This pathbreaking volume will force a reassessment of many common assumptions about the relationship between Christianity and modern China. The overall thrust of the twenty essays is that despite the conflicts and tension that often have characterized relations between Christianity and China, in fact Christianity has been, for the past two centuries or more, putting down roots within Chinese society, and it is still in the process of doing so. Thus Christianity is here interpreted not just as a Western religion that imposed itself on China, but one that was becoming a Chinese religion, as Buddhism did centuries ago. Eschewing the usual focus on foreign missionaries, as is customary, this research effort is China-centered, drawing on Chinese sources, including government and organizational documents, private papers, and interviews. The essays are organized into four major sections: Christianity’s role in Qing society, including local conflicts (6 essays); ethnicity (3 essays); women (5 essays); and indigenization of the Christian effort (6 essays). The editor has provided sectional introductions to highlight the major themes in each section, as well as a general Introduction.
The Church in China in the 20th Century

Author: Chen Zemin

Publisher: Wipf and Stock Publishers

ISBN: 9781532637636

Category: Religion

Page: 228

View: 436

While the Peoples Republic of China is officially an atheist country, Christianity continues to experience rapid growth on the Chinese mainland. Many observers see the country as on the way to becoming “the world’s most Christian nation.” Yet there is widespread ignorance in the English speaking world about how the Chinese Christian community fared during the decades prior to China’s “opening up to the West” in the aftermath of the historic visit of Richard Nixon to Beijing in 1972. This collection of essays, the first of them published in 1939, provides an invaluable record of developments in mainland Chinese Christianity during that period and for the remaining decades of the twentieth century. The fact that the essays were all authored by a key participant in the Protestant churches in China provides significant added value. Professor Chen discusses a wide range of important topics: various stages of rural and urban development, the “Three Self” principles for structuring officially sanctioned worshiping communities, Bishop K.H. Ting’s advocacy of a genuinely indigenous Chinese theology, patterns of international cooperation, worship, seminary education, and much more. These essays make a unique and significant contribution to the Western understanding of Asian religious life in the twentieth century.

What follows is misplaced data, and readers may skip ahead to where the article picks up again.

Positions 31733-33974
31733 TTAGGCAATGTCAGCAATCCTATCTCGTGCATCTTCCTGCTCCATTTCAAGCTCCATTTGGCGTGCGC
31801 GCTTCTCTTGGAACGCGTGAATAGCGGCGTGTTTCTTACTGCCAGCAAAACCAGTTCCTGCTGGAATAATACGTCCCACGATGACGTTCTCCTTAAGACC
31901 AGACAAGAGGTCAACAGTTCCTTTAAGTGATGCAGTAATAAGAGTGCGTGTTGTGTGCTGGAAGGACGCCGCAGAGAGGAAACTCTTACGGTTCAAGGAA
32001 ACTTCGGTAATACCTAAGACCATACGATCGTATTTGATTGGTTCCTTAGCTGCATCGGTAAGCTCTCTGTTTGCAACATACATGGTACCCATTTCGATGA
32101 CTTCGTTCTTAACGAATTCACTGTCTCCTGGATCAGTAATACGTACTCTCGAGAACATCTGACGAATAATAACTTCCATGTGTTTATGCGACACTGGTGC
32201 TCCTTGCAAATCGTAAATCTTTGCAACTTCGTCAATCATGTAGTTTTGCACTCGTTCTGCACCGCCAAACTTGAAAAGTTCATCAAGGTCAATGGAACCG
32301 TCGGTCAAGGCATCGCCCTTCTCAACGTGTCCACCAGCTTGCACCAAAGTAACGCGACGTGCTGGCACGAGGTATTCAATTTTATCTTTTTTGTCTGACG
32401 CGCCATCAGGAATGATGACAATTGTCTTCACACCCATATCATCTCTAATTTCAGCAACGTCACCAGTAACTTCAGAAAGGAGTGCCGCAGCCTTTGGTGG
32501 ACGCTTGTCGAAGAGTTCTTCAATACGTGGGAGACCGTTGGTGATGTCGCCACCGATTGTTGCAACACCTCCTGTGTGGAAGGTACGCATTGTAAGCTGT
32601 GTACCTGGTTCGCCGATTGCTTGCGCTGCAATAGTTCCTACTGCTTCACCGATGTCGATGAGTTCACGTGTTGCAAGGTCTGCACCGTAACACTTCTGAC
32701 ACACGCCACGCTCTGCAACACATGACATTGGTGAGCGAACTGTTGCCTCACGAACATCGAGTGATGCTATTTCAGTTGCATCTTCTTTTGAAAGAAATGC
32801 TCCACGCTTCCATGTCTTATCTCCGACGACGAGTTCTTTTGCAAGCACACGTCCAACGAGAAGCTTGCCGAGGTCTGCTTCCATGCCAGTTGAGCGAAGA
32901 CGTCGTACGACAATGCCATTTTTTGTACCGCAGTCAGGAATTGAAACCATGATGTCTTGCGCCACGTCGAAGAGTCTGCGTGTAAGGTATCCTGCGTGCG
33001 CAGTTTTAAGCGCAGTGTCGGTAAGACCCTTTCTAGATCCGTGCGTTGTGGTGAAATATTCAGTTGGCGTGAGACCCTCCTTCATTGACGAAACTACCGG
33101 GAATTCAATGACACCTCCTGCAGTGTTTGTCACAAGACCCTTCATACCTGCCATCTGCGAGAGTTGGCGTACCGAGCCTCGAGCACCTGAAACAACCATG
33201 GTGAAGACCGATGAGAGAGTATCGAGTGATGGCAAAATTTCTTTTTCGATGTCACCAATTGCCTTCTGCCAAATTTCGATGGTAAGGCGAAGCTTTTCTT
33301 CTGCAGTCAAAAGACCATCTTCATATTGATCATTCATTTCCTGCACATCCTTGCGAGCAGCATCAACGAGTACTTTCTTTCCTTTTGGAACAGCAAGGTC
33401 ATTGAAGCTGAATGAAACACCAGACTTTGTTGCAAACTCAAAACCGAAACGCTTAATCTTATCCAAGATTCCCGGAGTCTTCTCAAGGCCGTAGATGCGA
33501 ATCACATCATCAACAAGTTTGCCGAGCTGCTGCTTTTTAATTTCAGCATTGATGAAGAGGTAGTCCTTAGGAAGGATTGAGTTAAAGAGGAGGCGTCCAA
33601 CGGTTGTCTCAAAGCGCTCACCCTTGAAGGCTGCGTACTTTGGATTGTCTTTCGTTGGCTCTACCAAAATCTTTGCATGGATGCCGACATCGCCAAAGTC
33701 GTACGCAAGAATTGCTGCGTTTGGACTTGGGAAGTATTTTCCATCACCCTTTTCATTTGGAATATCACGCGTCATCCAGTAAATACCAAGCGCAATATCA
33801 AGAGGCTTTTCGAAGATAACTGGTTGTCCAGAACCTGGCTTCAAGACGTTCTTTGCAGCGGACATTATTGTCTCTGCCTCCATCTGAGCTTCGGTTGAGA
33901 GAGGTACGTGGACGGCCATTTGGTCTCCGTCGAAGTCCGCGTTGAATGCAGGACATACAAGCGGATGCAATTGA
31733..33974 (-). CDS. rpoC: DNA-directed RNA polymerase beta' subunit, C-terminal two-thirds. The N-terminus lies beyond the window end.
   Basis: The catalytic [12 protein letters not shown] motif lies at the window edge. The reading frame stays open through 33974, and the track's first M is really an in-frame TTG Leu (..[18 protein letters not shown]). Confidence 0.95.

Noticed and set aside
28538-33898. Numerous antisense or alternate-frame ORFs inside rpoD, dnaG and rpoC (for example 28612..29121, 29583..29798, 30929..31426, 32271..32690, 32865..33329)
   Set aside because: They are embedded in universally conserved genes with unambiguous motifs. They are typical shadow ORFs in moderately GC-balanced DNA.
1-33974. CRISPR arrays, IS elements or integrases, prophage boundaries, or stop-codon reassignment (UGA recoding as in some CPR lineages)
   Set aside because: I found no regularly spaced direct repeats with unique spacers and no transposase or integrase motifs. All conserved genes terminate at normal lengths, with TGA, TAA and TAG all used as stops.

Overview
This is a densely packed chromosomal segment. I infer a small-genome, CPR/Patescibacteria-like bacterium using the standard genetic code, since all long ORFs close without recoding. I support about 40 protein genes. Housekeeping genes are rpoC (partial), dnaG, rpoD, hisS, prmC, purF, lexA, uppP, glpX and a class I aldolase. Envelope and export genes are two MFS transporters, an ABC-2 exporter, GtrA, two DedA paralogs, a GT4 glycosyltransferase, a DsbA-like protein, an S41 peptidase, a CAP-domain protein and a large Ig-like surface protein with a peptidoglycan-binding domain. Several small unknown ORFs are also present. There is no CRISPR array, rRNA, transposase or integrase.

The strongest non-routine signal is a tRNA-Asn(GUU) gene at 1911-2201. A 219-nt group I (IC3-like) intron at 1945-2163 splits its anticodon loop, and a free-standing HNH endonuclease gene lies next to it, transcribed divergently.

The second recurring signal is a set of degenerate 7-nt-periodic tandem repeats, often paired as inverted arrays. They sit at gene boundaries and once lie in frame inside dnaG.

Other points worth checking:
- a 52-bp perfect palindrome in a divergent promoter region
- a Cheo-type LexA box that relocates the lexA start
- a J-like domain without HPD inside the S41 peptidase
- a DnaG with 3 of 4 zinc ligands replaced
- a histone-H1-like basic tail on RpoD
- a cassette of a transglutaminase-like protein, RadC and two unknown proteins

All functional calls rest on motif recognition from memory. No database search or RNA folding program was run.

Modern Chinese Religion II: 1850 - 2015 (2 vols)

Author:

Publisher: BRILL

ISBN: 9789004304642

Category: Religion

Page: 1128

View: 185

This book examines the transformation of values in China since 1850, first in the “secular” realms of economics, science, medicine, aesthetics, media and gender, and then in each of the major religions (Confucianism, Buddhism, Daoism, Christianity) and in Marxist discourse.
Making Christ Present in China

Author: Michel Chambon

Publisher: Springer Nature

ISBN: 9783030556051

Category: Social Science

Page: 290

View: 829

An anthropological theorization of the unity and diversity of Christianity, this book focuses on Christian communities in Nanping, a small city in China. It applies methodological insights from Actor-Network Theory to investigate how the Christian God is made part of local social networks. The study examines how Christians interact with and re-define material objects, such as buildings, pews, offerings, and blood, in order to identify the kind of networks and non-human actors that they collectively design. By comparing local Christian traditions with other practices informing the Nanping religious landscape, the study points out potential cohesion via the centralizing presence of the Christian God, the governing nature of the pastoral clergy, and the semi-transcendent being of the Church.